I imagine myself walking into a clinic and giving a few swabs of the cells from inside my cheeks. Do I really want to find out what kinds of diseases i might develop in the future? Would I want to know my lineage? Would I want all of my information to be out there for someone to see? These are questions that would arise in my mind if I were to hand over swabs to have my genome mapped out. I would have to say that I don’t think I would want my genome mapped out. Although I do think it would be very interesting to find out what it would say about my life, I just think I would dwell too much on the information I would find out. Having your genome mapped out doesn’t show you a “sure” thing of developing diseases. It only shows a tendency to develop them and I would just go crazy thinking every little symptom could lead to that. Doing these tests don’t take into account lifestyle issues like smoking, drinking, or having an unhealthy diet. I would also be concerned as to who would have access to all the information. They say it is confidential and anonymous, but is it really? Who knows where they store the information or who has access to your DNA after that. It is a scary thought to think someone irresponsible would have access to all that information and what they could do with it. Although I wouldn’t want my information mapped out, I think that the Human Genome Project is wonderful. After all the research and mapping out DNA we have been able to find cures for diseases, people can find out if they are predisposed to certain diseases if they wish to know, and tests can be done during pregnancy to find out if a baby will have certain defects and may be able to resolve them before birth. These studies can help to improve livestock and agriculture by enhancing the quality of the food supply and animals and we may even be able to save endangered animal species. Wouldn’t you like to know where the human race began? Maybe one day we will be able to find out with all the technology and testing being done. Furthermore, DNA testing has great benefits of solving crimes with forensic testing. It could find a criminal or in some cases free someone who has been wrongfully convicted of a crime. DNA is used to identify victims or persons who are missing and can’t be identified by any other means. There are many great uses for DNA. On the other hand, there has been controversy surrounding the Human Genome Project. What are the ethical and social concerns? People worry about the use of the information that is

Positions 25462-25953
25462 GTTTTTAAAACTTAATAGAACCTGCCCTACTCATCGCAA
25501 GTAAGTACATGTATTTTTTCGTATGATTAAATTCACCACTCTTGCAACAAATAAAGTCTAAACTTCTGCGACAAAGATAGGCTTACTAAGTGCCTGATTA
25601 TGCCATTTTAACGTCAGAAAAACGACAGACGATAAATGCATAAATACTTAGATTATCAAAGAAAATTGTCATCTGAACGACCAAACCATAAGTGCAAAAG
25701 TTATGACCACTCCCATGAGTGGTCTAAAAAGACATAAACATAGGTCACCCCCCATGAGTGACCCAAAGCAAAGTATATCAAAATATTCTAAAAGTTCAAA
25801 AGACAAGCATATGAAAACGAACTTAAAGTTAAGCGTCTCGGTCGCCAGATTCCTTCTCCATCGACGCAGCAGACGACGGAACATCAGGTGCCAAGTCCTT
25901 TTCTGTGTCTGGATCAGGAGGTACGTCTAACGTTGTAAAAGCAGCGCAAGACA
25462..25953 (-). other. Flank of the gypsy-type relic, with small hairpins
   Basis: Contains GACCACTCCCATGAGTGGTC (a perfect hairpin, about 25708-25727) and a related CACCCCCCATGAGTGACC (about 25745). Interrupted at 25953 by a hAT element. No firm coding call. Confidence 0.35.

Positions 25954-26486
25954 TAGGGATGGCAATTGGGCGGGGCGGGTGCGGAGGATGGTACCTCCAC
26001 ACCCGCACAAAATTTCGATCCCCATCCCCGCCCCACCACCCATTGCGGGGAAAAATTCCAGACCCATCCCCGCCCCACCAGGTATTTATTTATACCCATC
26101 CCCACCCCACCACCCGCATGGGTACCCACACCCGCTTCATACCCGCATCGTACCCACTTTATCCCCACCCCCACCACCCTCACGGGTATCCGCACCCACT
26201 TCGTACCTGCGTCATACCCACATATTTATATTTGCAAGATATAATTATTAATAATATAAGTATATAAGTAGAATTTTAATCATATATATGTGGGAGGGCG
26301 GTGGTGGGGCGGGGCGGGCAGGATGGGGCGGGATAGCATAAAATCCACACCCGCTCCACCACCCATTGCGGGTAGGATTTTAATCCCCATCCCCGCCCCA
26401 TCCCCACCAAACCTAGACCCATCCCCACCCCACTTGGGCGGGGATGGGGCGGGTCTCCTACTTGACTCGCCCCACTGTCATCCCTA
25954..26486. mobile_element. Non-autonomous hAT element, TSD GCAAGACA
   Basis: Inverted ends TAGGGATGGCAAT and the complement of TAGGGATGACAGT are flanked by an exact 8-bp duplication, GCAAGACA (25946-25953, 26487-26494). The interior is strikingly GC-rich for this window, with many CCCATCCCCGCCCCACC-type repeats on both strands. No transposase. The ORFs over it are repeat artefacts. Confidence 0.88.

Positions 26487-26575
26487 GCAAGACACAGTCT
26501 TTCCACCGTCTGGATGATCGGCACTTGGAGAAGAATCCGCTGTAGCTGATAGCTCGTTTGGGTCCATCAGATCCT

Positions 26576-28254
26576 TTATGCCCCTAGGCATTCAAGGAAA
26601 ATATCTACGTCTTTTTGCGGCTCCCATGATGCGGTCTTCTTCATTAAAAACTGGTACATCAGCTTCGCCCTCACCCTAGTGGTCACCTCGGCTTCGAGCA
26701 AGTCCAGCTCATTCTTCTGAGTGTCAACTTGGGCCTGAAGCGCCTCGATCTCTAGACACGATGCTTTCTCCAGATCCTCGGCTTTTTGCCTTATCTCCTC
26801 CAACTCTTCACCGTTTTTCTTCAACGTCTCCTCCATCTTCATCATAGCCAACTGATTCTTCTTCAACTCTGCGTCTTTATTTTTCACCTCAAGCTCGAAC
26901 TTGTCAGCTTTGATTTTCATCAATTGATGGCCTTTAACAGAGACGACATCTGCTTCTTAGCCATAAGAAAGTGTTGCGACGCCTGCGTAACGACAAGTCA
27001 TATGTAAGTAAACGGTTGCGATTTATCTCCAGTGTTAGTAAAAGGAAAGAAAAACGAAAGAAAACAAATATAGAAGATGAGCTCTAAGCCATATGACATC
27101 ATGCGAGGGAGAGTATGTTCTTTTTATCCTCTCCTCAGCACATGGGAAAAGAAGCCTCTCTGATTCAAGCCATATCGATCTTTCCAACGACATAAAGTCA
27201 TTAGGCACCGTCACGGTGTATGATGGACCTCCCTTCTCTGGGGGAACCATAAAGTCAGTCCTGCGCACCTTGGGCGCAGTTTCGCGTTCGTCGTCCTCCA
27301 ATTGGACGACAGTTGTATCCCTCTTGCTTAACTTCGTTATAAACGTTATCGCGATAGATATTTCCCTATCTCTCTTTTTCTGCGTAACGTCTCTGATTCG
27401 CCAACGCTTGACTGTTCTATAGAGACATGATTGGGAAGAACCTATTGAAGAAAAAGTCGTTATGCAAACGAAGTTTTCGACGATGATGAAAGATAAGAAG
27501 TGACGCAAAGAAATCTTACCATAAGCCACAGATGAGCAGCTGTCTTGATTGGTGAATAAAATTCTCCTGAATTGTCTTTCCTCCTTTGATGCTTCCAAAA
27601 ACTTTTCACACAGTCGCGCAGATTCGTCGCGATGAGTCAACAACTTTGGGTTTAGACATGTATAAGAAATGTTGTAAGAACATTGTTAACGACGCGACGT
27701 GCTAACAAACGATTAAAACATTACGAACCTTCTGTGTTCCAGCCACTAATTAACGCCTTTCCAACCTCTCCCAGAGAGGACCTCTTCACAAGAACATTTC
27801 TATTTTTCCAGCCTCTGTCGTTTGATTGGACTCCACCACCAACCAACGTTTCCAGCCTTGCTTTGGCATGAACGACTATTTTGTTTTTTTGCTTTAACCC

1. Discuss the significance of the human genome project